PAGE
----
First PICU patient arrives at unit in new hospital
By Joanie Morris
CONCORD — Connor Dunlap doesn’t appreciate it right now, but everyone else at NorthEast Medical Center does.
Connor, 11, was the first patient to be admitted into the new Pediatric Intensive Care Unit at NorthEast Medical Center last week.
Alisa Rogers, a nurse in the Pediatric ICU, is happy with the new facility.
“We actually have a nursing station,” Rogers said. “We’re not right on top of each other.”
Rogers, a Kannapolis native, has spent six years in the PICU at NorthEast Medical Center. She’s seen everything in the old unit and all in the new and the new is much better.
“We’ve got the booms (ceiling hangings) in the rooms so we can move around to best meet the needs of our patients,” Rogers said. “We’ve got a lot more space. The rooms are larger … and a lot more private because (the doors) have frosted glass.”
Michael Vacarro, nurse manager in the facility, said the new facility allows the hospital to give “more patient-focused care.”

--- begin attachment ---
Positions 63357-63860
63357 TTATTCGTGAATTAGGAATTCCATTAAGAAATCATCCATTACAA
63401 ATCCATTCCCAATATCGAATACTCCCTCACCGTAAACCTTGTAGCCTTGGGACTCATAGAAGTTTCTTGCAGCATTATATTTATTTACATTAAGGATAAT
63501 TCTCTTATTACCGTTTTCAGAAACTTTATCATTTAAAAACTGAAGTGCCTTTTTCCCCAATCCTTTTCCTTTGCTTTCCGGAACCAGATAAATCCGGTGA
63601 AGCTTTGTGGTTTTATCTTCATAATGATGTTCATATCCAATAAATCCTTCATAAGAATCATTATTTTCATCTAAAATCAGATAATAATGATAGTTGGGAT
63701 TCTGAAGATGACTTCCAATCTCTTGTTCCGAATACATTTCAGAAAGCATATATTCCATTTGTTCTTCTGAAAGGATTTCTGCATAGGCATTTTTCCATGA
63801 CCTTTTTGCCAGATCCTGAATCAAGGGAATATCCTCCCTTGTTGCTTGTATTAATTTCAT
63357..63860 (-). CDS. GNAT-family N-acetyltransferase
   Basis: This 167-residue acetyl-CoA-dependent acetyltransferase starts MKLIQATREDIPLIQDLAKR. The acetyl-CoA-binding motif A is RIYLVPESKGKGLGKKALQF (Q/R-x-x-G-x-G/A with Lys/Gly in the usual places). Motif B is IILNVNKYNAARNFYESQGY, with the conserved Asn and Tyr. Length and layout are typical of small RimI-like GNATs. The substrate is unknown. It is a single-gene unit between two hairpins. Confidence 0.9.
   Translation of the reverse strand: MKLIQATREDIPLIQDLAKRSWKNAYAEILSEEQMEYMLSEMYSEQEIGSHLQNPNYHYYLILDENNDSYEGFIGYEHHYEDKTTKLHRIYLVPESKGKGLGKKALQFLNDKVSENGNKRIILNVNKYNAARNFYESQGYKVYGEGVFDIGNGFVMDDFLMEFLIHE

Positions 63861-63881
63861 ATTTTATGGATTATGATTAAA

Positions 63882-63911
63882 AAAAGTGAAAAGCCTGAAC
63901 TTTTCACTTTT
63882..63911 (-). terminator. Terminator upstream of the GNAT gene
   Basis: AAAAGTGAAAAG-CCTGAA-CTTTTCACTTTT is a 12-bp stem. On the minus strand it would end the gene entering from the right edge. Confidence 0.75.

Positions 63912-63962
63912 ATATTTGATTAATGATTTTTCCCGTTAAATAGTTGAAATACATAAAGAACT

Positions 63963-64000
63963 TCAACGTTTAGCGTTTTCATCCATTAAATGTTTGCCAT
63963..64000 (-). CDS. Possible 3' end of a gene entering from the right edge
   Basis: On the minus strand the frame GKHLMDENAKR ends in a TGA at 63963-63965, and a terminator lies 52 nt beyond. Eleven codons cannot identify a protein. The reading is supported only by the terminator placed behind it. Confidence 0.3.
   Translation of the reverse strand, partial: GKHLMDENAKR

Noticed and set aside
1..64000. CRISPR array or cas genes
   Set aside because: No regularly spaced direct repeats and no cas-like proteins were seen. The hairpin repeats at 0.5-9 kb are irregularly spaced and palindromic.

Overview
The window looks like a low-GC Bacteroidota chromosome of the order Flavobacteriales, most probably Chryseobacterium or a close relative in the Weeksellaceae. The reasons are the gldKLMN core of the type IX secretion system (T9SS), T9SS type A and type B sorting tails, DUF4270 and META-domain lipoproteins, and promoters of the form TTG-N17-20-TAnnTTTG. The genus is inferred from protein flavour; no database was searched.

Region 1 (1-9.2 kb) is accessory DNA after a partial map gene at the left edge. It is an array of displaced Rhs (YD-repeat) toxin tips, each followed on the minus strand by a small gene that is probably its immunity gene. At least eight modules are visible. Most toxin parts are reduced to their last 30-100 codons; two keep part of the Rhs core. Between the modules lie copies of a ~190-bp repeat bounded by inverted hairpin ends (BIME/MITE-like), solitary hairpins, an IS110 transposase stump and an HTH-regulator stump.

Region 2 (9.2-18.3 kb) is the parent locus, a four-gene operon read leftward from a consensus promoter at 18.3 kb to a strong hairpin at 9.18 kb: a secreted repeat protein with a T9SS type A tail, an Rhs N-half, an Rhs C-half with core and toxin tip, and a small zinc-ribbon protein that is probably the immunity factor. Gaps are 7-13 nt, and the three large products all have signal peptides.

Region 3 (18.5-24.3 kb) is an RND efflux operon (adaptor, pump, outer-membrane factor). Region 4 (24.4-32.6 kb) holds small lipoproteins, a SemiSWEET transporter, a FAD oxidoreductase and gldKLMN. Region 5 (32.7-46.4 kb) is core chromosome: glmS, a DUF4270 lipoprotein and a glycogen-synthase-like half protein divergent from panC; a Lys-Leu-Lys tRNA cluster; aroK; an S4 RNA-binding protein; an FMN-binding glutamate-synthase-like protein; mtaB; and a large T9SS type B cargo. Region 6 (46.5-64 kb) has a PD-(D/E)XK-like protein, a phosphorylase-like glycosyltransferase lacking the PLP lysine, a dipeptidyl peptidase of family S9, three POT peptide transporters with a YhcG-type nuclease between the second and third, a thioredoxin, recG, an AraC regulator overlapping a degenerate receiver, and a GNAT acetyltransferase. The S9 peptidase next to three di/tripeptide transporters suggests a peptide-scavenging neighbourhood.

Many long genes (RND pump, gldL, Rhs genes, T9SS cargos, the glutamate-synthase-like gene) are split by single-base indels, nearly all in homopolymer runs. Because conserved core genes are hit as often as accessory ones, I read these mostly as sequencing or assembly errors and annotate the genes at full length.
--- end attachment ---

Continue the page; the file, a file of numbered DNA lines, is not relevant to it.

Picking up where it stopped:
“With the booms, you can move the equipment out of the way so the family can get to (the patient) easier,” Vacarro said.
Dr. David Hoover, a pediatric surgeon at NorthEast Medical Center, has been working with Connor and his family for about a year. Connor had a condition known as pectus excavatum where the chest cavity actually caves in. One in about 500 patients develops the disorder, Hoover said. The operation performed on Connor was only the third performed at the hospital — the only center in the Charlotte region to perform what is called the Nuss Procedure to reverse the disorder.
During the operation, two lateral incisions are made on either side of the chest for insertion of a curved steel bar under the sternum. It is then fixed to the ribs on either side and the incisions are closed and dressed. The bar is not visible from the outside and stays in place for about two years, Hoover said. Children with the disorder often experience shortness of breath, exercise intolerance and chest pain as the result of compression and displacement of the heart and lungs.
Connor will stay in the hospital for about a week. While he’s there, he will get to enjoy the amenities offered, including wireless Internet, flatscreen televisions and lots of soothing colors.
For his parents, sleep rooms were available so they didn’t have to leave him in the hospital while they went home. The sleep rooms are also equipped with wireless Internet and flatscreen televisions, along with pullout beds and a small kitchenette and bathing area.
“It makes the family a lot more comfortable than they would be,” Vacarro said.
Contact Joanie Morris at 704-932-3336 or firstname.lastname@example.org.